US Southern Plains




Text modified from Abell et al. 2000. Freshwater Ecoregions of North America: A Conservation Assessment. Island Press, Washington, DC, USA. Additional text provided by Jennifer Hales.


United States

Major Habitat Type

Temperate upland rivers

Drainages flowing into

The drainages of this ecoregion flow into the Mississippi River.

Main rivers to other water bodies

The primary rivers include the upper part of the Arkansas, its largest tributary the South Canadian, and the upper half of the Red.



This ecoregion covers southeastern Colorado, northeastern New Mexico, most of southern Kansas, western Oklahoma, and the panhandle of Texas. It is largely defined by the watersheds of three rivers—the upper portions of the Arkansas, the South Canadian, and the upper half of the Red.


The ecoregion lies primarily within the Great Plains, but also a portion lies within the Rocky Mountains physiographic province. Elevation ranges from 144 m to over 4000 m on peaks along the western border.

Freshwater habitats

One distinctive feature of this semiarid region is the presence of heavily used aquifers, such as the famous Ogalalla Aquifer and the Arbuckle-Simpson Aquifer. The latter is relatively undeveloped, but critical subterranean and spring ecosystems in the area are threatened by pumping. Another important freshwater ecosystem is the Cheyenne Bottoms Wetland. This is the largest system of permanent and ephemeral wetlands left in the state of Kansas. It serves not only as a critical habitat for aquatic species, it also functions as a stopover point for more than half the population of northward-migrating shorebirds of North America (U.S. Environmental Protection Agency 1995; The Nature Conservancy 1996a).

Terrestrial habitats

As one travels west to east vegetation grades from montane forests in the Rockies through short and mixed grasslands, and then to mixed forest-grassland mosaics at the border of the Ozarks. A majority of the ecoregion is grassland, with characteristic species including grama (Bouteloua spp.), buffalo grass (Buchloe dactyloides), little bluestem (Schyzachrium scoparium) and western wheatgrass (Agropyron smithii) (Ricketts et al. 1999).

Description of endemic fishes

This ecoregion is not distinguished by particularly high endemism, with two endemic crayfish and two endemic fish. The fish are the prairie chub (Macrhybopsis australis) and peppered chub (Macrhybopsis tetranema).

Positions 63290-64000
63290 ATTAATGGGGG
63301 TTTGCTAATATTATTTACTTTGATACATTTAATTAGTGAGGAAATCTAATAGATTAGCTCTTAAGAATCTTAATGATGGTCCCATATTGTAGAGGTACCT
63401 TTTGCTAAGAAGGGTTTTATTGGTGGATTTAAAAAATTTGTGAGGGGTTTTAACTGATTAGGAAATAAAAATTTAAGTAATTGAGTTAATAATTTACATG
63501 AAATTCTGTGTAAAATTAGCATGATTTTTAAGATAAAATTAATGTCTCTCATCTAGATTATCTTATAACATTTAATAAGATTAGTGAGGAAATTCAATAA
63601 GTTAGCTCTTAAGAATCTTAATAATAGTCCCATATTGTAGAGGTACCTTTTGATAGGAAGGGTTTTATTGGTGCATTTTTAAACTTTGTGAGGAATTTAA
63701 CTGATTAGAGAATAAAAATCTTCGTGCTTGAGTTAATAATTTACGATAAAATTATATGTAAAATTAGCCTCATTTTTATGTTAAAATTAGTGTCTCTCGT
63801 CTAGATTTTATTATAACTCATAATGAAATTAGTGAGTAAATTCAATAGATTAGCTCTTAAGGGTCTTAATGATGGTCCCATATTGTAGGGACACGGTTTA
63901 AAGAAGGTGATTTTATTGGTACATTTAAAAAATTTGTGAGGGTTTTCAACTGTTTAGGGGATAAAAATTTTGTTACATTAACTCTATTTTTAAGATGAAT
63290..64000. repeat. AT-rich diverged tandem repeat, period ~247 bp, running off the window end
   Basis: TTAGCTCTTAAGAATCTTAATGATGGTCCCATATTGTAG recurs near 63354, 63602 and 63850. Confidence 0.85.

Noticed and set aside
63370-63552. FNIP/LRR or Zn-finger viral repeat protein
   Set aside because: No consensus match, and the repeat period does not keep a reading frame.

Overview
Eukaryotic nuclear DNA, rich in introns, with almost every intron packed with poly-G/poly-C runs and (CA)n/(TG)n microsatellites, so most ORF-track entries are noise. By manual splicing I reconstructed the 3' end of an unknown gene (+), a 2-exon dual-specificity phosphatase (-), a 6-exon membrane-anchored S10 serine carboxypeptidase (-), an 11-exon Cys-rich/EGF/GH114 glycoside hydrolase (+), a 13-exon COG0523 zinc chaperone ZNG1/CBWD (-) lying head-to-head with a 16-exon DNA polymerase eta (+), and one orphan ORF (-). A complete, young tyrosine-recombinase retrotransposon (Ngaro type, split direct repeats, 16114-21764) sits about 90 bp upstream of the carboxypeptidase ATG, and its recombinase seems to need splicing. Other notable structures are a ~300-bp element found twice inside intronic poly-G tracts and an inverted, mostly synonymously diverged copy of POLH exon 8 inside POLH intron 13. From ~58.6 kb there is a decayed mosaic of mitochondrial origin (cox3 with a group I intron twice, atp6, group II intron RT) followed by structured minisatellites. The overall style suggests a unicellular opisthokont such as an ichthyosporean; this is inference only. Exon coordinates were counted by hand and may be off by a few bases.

Justification for delineation

Ecoregion boundaries are taken from Abell et al. (2000) and are based on subregions defined by Maxwell et al. (1995).


  • Ricketts, T. H.,E. Dinerstein,D.M Olson;C.J. Loucks (1999). "Terrestrial ecoregions of North America: A conservation assessment" Washington, D.C.: World Wildlife Fund.
  • The Nature Conservancy (1996) \Preserve profile: Understanding the Clinch Valley bioreserve\ "<"">"
  • The Nature Conservancy (1996) \Cheyenne Bottoms Preserve\ "<"">"
  • The Nature Conservancy (1996). "Troubled waters: Protecting our aquatic heritage" Arlington, Virginia, USA: Conservation Science.
  • Abell, R.,Olson, D.,Dinerstein, E.,Hurley, P. T.,Diggs, J. T.,Eichbaum, W.,Walters, S.,Wettengel, W.,Allnutt, T.,Loucks, C. J.;Hedao, P. (2000). "Freshwater ecoregions of North America" Washington, D.C.: Island Press.
  • Maxwell, J. R., Edwards, C. J., Jensen, M. E., et al. (1995) \A hierarchical framework of aquatic ecological units in North America (Nearctic Zone)\ St. Paul, MN. North Central Forest Experiment Station, USDA Forest Service.
  • Cross, F. B., R.L. Mayden and J.D. Stewart (1986). "Fishes in the western Mississippi drainage" C. H. Hocutt and E.O. Wiley (Ed.) The zoogeography of North American freshwater fishes ( pp. 363-412 ) New York, NY: John Wiley & Sons.
  • Köppen, W. (1936). "Das geographische System der Klimate" Köppen W. and R. Geiger (Ed.) Handbuch der. Klimatologie ( (Vol. 1, pp. 1–44 ) Berlin, Germany: Gebrüder Borntröger.
  • U. S. Environmental Protection Agency (1995) \A Phase I Inventory of Current EPA Efforts to Protect Ecosystems. EPA841-S-95-001\ Washington, DC, USA. Office of Water (4503F), United States Environmental Protection Agency.